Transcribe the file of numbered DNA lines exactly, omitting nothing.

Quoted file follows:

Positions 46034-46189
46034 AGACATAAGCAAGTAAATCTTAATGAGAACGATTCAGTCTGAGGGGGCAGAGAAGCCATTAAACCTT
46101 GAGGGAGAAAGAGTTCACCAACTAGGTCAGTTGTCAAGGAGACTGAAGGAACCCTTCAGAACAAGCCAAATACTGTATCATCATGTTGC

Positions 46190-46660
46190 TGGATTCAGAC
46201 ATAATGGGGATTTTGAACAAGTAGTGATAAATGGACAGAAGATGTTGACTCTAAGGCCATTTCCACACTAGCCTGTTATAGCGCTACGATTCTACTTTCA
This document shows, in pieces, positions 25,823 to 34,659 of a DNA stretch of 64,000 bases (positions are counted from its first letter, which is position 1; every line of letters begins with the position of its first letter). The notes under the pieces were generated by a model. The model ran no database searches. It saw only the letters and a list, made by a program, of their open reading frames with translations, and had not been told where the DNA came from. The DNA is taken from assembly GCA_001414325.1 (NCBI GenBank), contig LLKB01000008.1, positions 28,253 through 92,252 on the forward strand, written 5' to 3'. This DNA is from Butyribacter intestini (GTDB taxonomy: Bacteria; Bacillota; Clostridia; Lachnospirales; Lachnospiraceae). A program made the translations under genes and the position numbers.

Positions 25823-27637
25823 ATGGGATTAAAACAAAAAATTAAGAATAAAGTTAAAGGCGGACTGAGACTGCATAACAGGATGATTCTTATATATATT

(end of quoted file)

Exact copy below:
Positions 46034-46189
46034 AGACATAAGCAAGTAAATCTTAATGAGAACGATTCAGTCTGAGGGGGCAGAGAAGCCATTAAACCTT
46101 GAGGGAGAAAGAGTTCACCAACTAGGTCAGTTGTCAAGGAGACTGAAGGAACCCTTCAGAACAAGCCAAATACTGTATCATCATGTTGC

Positions 46190-46660
46190 TGGATTCAGAC
46201 ATAATGGGGATTTTGAACAAGTAGTGATAAATGGACAGAAGATGTTGACTCTAAGGCCATTTCCACACTAGCCTGTTATAGCGCTACGATTCTACTTTCA
This document shows, in pieces, positions 25,823 to 34,659 of a DNA stretch of 64,000 bases (positions are counted from its first letter, which is position 1; every line of letters begins with the position of its first letter). The notes under the pieces were generated by a model. The model ran no database searches. It saw only the letters and a list, made by a program, of their open reading frames with translations, and had not been told where the DNA came from. The DNA is taken from assembly GCA_001414325.1 (NCBI GenBank), contig LLKB01000008.1, positions 28,253 through 92,252 on the forward strand, written 5' to 3'. This DNA is from Butyribacter intestini (GTDB taxonomy: Bacteria; Bacillota; Clostridia; Lachnospirales; Lachnospiraceae). A program made the translations under genes and the position numbers.

Positions 25823-27637
25823 ATGGGATTAAAACAAAAAATTAAGAATAAAGTTAAAGGCGGACTGAGACTGCATAACAGGATGATTCTTATATATATT